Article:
In the 1850s, when Bell was born, talking to each-other verbally without physically being present together at one place was literally a dream. People weren’t even thinking about it because of the possibility of happening something like this was also out of the imagination.
The person Alexander Graham Bell made this possible when he first spoke over the telephone for the first time in the year 1876.
Quick Facts about Alexander Graham Bell
- Name: Alexander Graham Bell
- Born On: 3 March 1847
- Died On: 2 August 1922
- Birth Place: Edinburgh, Scotland, U.K.
- Famous As: Inventor of Telephone
- Other Inventions: The Photophone or Optical Telephone, The Metal Detector, Hydrofoils, Aeronautics etc.
- Awards: Albert Medal (1902), John Fritz Medal (1907), Elliott Cresson Medal (1912), Hughes Medal (1913), IEEE Edison Medal (1914)
Alexander Graham Bell was born in Edinburgh, Scotland, U.K. on 3rd of March 1847. He was grown up with his two brothers Melville James Bell (1845-70) and Edward Charles Bell (1848-67).
His mother was Eliza Grace and father was Professor Alexander Melville Bell, an elocutionist. Bell was curious from the very beginning since his childhood and had a deep interest in discovering and experimenting with new things.
The First Invention
One day Bell was at a flour mill owned by his best friend, Ben Herdman. He asked Ben what is to be done here and found that the wheat had to be dehusked through a very laborious process.
Bell showed his curiosity there and at the very small age of 12 only, he made a homemade machine that combined rotating paddles with sets of nail brushes. This device was able to dehusk the wheat grains properly.
This device was appreciated by Ben’s father and used in the flour mill steadily for several years. In return of it, Ben’s father John Herdman gave both the boys a small workshop to run and invent in it.
Bell got his early schooling at home from his father like his other brothers before being enrolled at the Royal High School, Edinburgh, Scotland, which he left completing only four forms at the age of 15.
His main interest was in science, especially in biology rather than all the other subjects in the school. Bell finally traveled to his grandfather, Alexander Bell, at London after leaving his school. There with his grandfather, Bell started taking interest in studies.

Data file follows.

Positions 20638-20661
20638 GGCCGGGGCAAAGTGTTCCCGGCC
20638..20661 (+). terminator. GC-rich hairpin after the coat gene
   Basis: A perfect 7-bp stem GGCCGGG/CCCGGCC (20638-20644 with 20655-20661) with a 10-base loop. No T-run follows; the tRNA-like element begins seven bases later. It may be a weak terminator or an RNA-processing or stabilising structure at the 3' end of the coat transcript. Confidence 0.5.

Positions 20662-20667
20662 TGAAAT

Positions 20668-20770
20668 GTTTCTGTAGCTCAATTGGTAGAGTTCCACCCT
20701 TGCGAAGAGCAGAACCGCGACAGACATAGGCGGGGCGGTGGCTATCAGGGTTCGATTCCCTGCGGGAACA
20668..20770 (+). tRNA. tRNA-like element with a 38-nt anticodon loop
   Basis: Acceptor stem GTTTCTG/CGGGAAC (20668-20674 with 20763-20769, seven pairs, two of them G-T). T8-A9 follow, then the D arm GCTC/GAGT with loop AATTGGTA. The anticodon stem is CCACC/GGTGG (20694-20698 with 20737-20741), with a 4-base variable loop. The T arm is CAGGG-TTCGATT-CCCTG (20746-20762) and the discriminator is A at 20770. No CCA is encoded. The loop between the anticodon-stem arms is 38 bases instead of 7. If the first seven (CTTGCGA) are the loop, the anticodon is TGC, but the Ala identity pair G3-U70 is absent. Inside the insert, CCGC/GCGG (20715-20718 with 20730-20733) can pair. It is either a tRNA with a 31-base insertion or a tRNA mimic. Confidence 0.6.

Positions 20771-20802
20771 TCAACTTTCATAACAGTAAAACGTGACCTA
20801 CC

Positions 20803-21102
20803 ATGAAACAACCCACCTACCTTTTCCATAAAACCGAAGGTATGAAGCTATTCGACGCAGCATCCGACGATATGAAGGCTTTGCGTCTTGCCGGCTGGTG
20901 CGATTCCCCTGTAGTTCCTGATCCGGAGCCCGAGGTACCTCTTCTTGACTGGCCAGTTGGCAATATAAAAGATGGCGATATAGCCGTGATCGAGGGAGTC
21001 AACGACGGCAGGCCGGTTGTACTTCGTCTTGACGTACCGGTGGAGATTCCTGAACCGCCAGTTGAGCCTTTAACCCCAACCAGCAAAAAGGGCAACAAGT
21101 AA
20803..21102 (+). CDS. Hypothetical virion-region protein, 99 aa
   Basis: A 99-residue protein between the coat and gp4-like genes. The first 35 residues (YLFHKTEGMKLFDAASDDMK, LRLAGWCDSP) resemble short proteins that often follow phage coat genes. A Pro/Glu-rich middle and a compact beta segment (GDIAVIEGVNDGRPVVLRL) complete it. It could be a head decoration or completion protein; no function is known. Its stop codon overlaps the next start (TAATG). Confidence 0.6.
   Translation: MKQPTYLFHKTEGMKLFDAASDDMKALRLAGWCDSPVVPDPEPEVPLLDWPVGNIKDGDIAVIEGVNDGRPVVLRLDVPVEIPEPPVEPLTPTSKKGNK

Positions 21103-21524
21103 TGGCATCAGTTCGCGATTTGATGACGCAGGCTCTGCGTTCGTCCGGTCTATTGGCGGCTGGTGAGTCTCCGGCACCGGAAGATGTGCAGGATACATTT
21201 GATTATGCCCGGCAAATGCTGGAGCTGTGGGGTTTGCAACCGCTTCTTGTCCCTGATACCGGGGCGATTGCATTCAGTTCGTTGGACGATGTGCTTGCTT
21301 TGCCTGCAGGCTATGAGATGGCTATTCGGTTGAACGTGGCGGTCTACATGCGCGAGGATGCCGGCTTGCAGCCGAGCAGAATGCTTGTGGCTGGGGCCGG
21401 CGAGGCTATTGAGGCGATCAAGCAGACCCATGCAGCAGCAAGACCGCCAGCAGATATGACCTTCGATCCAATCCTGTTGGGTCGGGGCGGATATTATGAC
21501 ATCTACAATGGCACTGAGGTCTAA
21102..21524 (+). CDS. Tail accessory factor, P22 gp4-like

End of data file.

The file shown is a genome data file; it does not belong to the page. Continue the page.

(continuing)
His grandfather gave great efforts to teach him to speak clearly and with conviction. When Bell was of 16, he got a chance to become a “pupil-teacher” of elocution and music in Weston House Academy at Elgin, Moray, Scotland.
Bell completed his matriculation exams and was accepted for admission to the University College London in the year 1868.
Interest towards Sound
Bell’s mother started losing her hearing power from the age of 12 and gone deaf. Bell’s father was engaged in teaching deaf people to communicate with a special technique which later on Bell also learned and taught deaf people to communicate for a long period of time.
Bell used to talk to his mother using deaf language as well. All these activity and engagement of sound attracted Bell to research on it and develop a machine that could reproduce sound. From here only the journey of Alexander Graham Bell began.
The Invention of the Telephone
Though Bell was suffering from poor health and he had to move to Brantford, Ontario, Canada with his family, he continued his research on sound.
Bell also opened a “School of Vocal Physiology and Mechanics of Speech” in Boston in the year 1872 where he was teaching deaf people to communicate.
He was also engaged in work of private tutor. He used to be occupied throughout the day but he never left his research on sound. He started working late night every day to continue his research.
Bell was not financially strong by that time. In the absence of having proper equipment, he was not sufficiently able to continue his research. But as we all know “Where there’s a will, there’s a way”.
Finally, Bell met two wealthy people Gardiner Hubbard and Thomas Sanders. When Bell told them about his idea and experiments, they started supporting him financially.
Having proper financial support, Bell was finally able to buy proper equipment and to hire Thomas Watson, a skilled electrical engineer as his assistant which fulfilled Bell’s requirements to achieve his destination.
Bell was well known for the fact that sound travels like waves. And he was in believe that these sound waves could be converted into electrical signals to send it from one place to another.
Just like the electrical telegraph lines initially built at the 1830s which allowed electrical dots (Morse code) to be instantly transmitted over a great distance, Bell wanted to transmit human speech instead. He was working hard continuously for the same and was getting closer to do it.
Finally, on 2nd June 1875, Watson plucked one of the reeds and the Bell on the receiving end of the wire accidentally. He heard the overtones of the reed that would be necessary to transmit the speech.
Bell got to know that only one reed is necessary instead of multiple reeds to transmit the sound. This gave birth to the sound powered telephone which would be able to transmit voice like sounds but not clear speech.
Patenting Battle for the Telephone
In 1876, Alexander Graham Bell was ready to patent his invention. He stated his lawyer to patent the Telephone in the U.K. first before the U.S. as Britain those days were issuing patents only for discoveries not patented elsewhere previously.
During those days only, Elisha Gray was also experimenting on a similar type of device which was using a water transmitter to transmit the speech.